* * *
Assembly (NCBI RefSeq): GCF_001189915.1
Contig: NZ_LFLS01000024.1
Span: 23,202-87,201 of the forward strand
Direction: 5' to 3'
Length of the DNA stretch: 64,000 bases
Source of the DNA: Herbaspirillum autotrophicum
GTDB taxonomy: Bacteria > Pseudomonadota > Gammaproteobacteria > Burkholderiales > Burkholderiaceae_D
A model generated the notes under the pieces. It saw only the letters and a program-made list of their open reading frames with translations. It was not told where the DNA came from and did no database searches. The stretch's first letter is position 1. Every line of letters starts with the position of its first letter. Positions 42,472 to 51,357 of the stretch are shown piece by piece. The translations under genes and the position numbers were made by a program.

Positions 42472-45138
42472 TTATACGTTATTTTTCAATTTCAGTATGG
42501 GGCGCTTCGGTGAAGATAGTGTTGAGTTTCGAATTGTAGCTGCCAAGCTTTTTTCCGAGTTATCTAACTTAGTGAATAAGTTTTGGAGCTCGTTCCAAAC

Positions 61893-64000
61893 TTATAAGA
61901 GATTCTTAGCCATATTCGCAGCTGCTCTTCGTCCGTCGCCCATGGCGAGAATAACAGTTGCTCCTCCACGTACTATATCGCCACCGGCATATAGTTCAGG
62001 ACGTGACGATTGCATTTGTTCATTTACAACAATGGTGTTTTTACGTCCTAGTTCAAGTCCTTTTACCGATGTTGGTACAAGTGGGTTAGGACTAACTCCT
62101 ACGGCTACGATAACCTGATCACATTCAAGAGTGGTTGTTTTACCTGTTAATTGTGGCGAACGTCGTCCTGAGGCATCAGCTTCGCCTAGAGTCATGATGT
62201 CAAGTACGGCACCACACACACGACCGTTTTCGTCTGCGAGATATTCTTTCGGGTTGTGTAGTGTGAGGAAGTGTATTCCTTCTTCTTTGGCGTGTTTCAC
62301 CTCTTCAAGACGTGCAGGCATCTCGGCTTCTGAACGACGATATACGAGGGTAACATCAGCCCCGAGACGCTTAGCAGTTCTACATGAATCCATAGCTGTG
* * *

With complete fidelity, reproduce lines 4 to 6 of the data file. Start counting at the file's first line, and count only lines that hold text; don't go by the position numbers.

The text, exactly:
Direction: 5' to 3'
Length of the DNA stretch: 64,000 bases
Source of the DNA: Herbaspirillum autotrophicum